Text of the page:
I arrive home from an afternoon of book shopping and a night at the flicks to the question many people like to ask: “What'd you see?”
I saw Slither. And with such news my sister recoils in confusion, the way that the audience did not. Those aren't the sorts of movies that I normally see. I mean, the films I usually see are European and independent, with subtle lines of dialogue and expressive directing.
The film in question scores highly on Rotten Tomatoes, and I have been going through a horror phase, ever since I realised how little I know about the genre. Was it what I expected?
As I sat in the dark with my friends I kept asking myself, why is this involving? The comedy pops up everywhere, from the excessive weaponry that the cops arm themselves with to the slug swimming up the bathtub. And yet, I cannot help wanting to see these rednecks come out alive.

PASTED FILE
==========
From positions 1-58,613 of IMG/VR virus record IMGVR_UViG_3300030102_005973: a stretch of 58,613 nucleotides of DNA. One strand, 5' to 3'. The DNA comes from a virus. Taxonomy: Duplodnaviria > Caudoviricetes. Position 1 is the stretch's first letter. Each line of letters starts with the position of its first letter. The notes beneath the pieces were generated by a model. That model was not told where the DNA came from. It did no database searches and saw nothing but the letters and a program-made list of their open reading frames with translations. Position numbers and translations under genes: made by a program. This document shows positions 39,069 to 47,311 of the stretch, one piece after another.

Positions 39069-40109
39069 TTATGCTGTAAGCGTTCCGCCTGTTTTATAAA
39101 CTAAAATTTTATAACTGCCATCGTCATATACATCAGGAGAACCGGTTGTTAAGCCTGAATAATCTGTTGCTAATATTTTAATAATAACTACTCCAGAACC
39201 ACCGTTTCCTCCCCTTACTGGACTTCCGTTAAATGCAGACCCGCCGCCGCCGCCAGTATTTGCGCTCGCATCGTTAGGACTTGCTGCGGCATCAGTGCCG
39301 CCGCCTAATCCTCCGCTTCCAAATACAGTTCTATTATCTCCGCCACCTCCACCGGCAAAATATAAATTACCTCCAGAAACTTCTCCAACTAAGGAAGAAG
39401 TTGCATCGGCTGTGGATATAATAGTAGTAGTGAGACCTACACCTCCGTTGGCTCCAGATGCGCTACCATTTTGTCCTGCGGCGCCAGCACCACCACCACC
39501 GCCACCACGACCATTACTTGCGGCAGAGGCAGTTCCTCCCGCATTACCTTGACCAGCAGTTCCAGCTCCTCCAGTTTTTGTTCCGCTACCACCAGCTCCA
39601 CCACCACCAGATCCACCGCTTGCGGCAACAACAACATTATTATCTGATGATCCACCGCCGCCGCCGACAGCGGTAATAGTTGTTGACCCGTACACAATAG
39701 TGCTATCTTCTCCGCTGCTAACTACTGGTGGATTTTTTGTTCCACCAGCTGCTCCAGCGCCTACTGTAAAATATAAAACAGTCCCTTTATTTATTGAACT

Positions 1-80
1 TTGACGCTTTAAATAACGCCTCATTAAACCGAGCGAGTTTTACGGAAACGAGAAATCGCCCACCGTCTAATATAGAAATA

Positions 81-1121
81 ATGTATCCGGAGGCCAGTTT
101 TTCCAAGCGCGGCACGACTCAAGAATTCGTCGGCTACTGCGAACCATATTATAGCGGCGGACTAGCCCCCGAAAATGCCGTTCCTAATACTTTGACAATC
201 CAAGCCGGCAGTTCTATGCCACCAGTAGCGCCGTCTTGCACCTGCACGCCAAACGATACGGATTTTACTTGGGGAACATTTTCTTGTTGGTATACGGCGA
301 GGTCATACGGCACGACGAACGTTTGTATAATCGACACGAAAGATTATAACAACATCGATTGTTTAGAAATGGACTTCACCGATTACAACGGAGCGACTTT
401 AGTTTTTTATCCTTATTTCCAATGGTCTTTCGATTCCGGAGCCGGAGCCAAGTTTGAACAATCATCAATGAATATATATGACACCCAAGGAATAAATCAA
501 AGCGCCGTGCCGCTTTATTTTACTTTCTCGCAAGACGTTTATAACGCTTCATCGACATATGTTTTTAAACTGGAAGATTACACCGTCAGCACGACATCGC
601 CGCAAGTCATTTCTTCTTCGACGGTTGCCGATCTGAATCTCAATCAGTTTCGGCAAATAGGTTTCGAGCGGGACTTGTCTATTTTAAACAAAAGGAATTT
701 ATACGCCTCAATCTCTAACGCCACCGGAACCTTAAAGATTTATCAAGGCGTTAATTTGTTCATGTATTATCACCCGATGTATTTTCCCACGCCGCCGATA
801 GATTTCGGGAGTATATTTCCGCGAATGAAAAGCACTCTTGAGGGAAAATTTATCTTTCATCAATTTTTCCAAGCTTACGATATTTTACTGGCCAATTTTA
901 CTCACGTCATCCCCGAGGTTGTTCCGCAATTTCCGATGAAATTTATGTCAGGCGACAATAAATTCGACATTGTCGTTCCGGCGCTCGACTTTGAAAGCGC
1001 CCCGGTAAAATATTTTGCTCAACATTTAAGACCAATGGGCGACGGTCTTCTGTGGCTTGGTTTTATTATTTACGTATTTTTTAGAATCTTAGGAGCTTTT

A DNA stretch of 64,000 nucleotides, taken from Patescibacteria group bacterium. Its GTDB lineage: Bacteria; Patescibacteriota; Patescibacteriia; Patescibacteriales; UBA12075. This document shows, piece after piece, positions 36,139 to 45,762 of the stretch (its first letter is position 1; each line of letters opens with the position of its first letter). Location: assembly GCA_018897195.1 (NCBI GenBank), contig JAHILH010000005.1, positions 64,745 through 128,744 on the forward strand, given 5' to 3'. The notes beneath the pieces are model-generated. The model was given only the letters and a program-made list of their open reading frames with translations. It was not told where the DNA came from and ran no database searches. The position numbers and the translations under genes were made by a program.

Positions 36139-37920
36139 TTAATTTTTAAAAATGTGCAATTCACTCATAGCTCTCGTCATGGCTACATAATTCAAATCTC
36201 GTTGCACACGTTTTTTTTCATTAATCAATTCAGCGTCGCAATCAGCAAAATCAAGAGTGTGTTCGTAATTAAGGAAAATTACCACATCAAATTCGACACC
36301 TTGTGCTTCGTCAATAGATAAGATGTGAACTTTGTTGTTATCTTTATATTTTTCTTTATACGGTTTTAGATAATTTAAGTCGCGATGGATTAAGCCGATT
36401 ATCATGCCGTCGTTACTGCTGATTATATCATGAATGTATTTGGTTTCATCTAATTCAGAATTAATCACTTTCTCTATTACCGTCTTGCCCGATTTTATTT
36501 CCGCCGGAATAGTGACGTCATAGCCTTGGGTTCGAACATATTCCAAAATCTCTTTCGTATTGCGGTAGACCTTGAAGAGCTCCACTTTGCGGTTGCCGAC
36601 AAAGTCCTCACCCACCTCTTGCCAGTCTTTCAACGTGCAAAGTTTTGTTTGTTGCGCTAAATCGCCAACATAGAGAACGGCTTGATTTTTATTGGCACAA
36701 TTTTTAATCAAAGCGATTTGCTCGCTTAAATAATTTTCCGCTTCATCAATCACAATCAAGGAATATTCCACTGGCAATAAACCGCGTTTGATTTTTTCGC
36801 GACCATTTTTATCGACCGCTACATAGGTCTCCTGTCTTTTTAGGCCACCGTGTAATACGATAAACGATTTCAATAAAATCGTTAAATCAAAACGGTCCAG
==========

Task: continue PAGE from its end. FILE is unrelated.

What is so involving about this movie? I think the prime reason for its satisfaction is the colour and the way it handled exposition. That the teenage girl got to discover her information through a close encounter was a great choice on the part of director James Gunn.
The concept of a conscious virus is also a particularly interesting one. Darwin's 'survival of the fittest' is referenced early in the telling, so as to be something for us to think about. And what is most interesting is how the story resolves the conflict between the alien and human species. This creature consumes all life around it, adding to its consciousness, while the humans have to rely on their pack instincts. In the end, it is this separateness from one another that makes them the fittest.
Now this is very interesting, because the idea of consciousness also seems to emerge from the telling. That a creature could be made up of many smaller creatures is somehow believeable. We have something like that in the form of the city, but we do not have the complete single-mindedness that characterizes the creature in this film.